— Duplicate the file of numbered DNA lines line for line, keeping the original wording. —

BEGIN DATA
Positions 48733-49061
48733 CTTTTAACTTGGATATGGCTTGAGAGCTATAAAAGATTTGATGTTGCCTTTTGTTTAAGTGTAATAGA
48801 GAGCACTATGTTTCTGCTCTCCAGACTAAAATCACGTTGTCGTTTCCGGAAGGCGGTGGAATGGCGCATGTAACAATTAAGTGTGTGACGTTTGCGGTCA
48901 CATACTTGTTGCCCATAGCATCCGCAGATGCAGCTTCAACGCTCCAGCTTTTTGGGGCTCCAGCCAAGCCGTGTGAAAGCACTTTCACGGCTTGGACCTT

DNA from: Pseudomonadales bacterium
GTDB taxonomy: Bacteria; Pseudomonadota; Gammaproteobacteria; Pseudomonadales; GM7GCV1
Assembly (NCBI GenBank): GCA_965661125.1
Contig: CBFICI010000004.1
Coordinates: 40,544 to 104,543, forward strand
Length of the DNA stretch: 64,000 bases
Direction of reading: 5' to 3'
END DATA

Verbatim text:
Positions 48733-49061
48733 CTTTTAACTTGGATATGGCTTGAGAGCTATAAAAGATTTGATGTTGCCTTTTGTTTAAGTGTAATAGA
48801 GAGCACTATGTTTCTGCTCTCCAGACTAAAATCACGTTGTCGTTTCCGGAAGGCGGTGGAATGGCGCATGTAACAATTAAGTGTGTGACGTTTGCGGTCA
48901 CATACTTGTTGCCCATAGCATCCGCAGATGCAGCTTCAACGCTCCAGCTTTTTGGGGCTCCAGCCAAGCCGTGTGAAAGCACTTTCACGGCTTGGACCTT

DNA from: Pseudomonadales bacterium
GTDB taxonomy: Bacteria; Pseudomonadota; Gammaproteobacteria; Pseudomonadales; GM7GCV1
Assembly (NCBI GenBank): GCA_965661125.1
Contig: CBFICI010000004.1
Coordinates: 40,544 to 104,543, forward strand
Length of the DNA stretch: 64,000 bases
Direction of reading: 5' to 3'